Lakeside expansion challenged

General Standers


A group of community stakeholders from the Lakeside High School attendance area have united to oppose the school’s scheduled expansion.

The expressed opposition is in response to the planned construction of a two-story, 750-seat, 38-classroom addition as well as a three-story parking garage.

The project is part of DeKalb County School District’s (DCSD) E-SPLOST V list, which also calls for the expansion of Chamblee Charter High and Dunwoody High. DCSD hosted more than 20 public meetings during an 18-month period about items on the list beginning in 2015, including several on additions and new facilities.

On Nov. 4, DCSD board of education member Stan Jester published a letter on his blog from members of the Lakeside High community. The letter states DCSD should rethink its decision on five factors: Lakeside High School’s student population has already increased to its breaking point; too few residents are aware of the decision; the DeKalb County Commission recommended a new high school; the expansion will negatively impact the student experience; and watershed flooding issues will impact student safety.

Rather than expand Lakeside, Chamblee and Dunwoody, the letter suggests the board halt planned expansion actions to listen to community concerns; provide more time for stakeholders to understand what has been decided and why; and prepare to reopen discussions with the goal of adopting long-term solutions.

“We stand ready to take on much of the work required to get people out to learn from our BOE officials, the DCSD administration, and other experts who best understand the issues,” the letter concludes.

Further, the school district’s own enrollment projections show that these schools will be at capacity when these expansions are complete and to our knowledge, there is no identified plan for additional growth.

This fact heightens our assessment that this is the right time to stop and ensure longer-term solutions are considered so that our students will be inspired and able to achieve [the district’s] vision of educational excellence.”

The letter was addressed to DCSD’s board of education, the DeKalb County Board of Commissioners, CEO Michael Thurmond, the Lakeside High school administration, SPLOST oversight committee, members of DeKalb County’s Planning, Development & Public Works department, as well as DCSD chief operations officer Joshua Williams, executive director of operations Daniel Drake and Region 2 superintendent Trent Arnold.

Jester introduced the letter by stating, “Various residents and civic associations have caught wind of the 750-seat expansion project and are doing the research the school district should have done in the first place.”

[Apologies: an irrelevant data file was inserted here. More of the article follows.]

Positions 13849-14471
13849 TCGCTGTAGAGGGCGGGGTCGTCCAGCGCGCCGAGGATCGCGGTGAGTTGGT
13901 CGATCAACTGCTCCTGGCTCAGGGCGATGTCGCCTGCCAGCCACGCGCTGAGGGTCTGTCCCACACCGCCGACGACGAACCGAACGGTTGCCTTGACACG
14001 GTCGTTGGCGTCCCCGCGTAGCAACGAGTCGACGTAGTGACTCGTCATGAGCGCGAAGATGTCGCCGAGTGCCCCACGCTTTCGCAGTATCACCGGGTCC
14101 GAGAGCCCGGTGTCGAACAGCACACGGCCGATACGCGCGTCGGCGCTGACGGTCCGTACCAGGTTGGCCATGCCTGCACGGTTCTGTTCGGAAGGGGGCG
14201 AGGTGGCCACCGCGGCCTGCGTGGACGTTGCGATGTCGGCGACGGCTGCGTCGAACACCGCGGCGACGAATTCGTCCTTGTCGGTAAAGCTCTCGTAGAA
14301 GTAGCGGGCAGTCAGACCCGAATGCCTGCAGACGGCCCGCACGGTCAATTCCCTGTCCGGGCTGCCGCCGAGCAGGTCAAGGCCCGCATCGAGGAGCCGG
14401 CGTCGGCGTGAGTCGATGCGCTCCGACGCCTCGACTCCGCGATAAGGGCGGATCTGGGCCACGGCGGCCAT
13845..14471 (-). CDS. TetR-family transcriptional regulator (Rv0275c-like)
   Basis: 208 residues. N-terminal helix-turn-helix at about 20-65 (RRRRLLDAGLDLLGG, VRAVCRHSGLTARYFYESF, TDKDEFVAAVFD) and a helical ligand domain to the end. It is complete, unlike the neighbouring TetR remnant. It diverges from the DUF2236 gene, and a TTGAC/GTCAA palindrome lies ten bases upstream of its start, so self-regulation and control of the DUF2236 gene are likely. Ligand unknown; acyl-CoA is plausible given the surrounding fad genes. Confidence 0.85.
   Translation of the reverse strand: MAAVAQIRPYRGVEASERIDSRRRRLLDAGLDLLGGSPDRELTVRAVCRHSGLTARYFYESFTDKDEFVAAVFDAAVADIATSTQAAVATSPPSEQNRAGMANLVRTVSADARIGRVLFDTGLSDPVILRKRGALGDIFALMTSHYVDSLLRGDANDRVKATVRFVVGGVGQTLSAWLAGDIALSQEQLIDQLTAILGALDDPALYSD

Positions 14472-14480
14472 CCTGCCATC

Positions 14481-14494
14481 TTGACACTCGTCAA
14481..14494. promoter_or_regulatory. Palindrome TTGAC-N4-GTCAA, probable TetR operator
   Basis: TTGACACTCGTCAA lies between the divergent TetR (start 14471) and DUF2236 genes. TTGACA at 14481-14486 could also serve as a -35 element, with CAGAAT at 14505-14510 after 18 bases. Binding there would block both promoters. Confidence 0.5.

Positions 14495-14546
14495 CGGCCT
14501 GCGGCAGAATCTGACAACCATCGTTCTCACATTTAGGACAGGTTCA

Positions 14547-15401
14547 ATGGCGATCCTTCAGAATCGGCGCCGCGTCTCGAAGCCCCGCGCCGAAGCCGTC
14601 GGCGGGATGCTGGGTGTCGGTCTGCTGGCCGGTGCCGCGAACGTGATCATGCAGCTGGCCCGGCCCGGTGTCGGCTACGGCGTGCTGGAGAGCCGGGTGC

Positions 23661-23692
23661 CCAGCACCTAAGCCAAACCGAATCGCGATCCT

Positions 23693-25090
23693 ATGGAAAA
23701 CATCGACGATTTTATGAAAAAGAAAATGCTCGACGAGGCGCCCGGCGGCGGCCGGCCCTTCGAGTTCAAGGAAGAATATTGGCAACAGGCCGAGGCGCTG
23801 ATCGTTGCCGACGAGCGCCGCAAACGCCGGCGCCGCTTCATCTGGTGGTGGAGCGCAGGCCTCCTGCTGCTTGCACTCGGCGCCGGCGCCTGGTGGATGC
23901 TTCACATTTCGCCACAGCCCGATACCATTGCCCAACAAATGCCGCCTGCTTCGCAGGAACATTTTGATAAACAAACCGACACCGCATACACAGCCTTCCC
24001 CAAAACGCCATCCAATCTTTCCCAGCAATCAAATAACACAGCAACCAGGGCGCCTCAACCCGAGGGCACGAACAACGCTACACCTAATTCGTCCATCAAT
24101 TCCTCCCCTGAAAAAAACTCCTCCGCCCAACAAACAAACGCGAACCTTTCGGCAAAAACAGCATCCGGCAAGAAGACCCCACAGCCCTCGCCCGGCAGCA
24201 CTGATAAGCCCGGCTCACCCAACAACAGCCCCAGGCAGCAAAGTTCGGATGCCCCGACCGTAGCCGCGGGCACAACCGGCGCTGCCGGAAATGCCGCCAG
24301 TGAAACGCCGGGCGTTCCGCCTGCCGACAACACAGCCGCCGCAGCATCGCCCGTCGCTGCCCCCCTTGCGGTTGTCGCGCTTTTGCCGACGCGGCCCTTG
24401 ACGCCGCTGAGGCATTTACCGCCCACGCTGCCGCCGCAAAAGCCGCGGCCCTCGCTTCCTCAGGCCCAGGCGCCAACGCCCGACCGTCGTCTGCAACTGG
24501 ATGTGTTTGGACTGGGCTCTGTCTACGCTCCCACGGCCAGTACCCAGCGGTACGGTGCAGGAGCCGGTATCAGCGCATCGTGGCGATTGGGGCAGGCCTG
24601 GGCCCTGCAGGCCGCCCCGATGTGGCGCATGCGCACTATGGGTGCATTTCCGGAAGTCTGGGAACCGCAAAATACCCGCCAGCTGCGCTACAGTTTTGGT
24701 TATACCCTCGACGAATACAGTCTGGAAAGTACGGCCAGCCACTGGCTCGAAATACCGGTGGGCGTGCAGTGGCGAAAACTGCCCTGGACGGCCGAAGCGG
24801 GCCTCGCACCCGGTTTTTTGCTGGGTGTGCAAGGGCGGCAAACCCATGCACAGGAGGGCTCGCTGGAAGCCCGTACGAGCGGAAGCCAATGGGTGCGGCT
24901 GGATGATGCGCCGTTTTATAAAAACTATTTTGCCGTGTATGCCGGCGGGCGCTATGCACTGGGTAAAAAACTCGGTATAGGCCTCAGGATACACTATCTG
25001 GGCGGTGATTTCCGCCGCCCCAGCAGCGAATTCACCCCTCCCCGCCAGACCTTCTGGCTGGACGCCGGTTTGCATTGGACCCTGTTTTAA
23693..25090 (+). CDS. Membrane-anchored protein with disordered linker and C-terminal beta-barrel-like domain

On Nov. 6, Debbie Miller, Kay Colson, Ed Ewing, Kenneth Lippe, Mike SanFratello, and Angela Maki expressed their concerns during DCSD’s November public input session.

Miller said, “it’s never too late to do the right thing.” She said the stormwater management system near Lakeside is frequently flooded by rain, suffers from erosion and that no development should take place until such issues are addressed in the Briarcliff area.”

Colson said she didn’t know about the expansion until April 2017. She said DeKalb County Commissioners are not supportive of the plan because it is a bad, short-term plan.

“Far too few residents were involved in the discussion,” Colson said. “Who speaks for the community when a major decision like this is going to impact more than buildings being upsized to house more students?”

Ewing said Lakeside’s expansion lacks critical economic, social, political and technological considerations.

“If you want to do the job right, you hire an interior designer before you remodel your house. You hire an architect before you build a new school building, and you hire a strategic planning consultant before you expand a school system,” Ewing said.

Lippe said traffic around Lakeside is “pretty much abysmal.” He said any further additions to Lakeside would only bring more.

“A three-story parking garage will cause unprecedented daily traffic,” Lippe said. “Imagine three stories of parking spaces attempting to be filled or emptied while dealing with intersections of two-lane roads.”

Maki said classrooms are inadequate in addressing Lakeside’s overpopulation problem.

No realistic renovations can enlarge the original building’s corridors or the narrow staircase where literally thousands of students enter and exit Lakeside each day,” Maki said. “These narrow hallways, which access key common spaces, provide an effective place to hide unsavory activities in plain sight due to the wall-to-wall congestion, and have been the location of violent fights as recently as this fall.”


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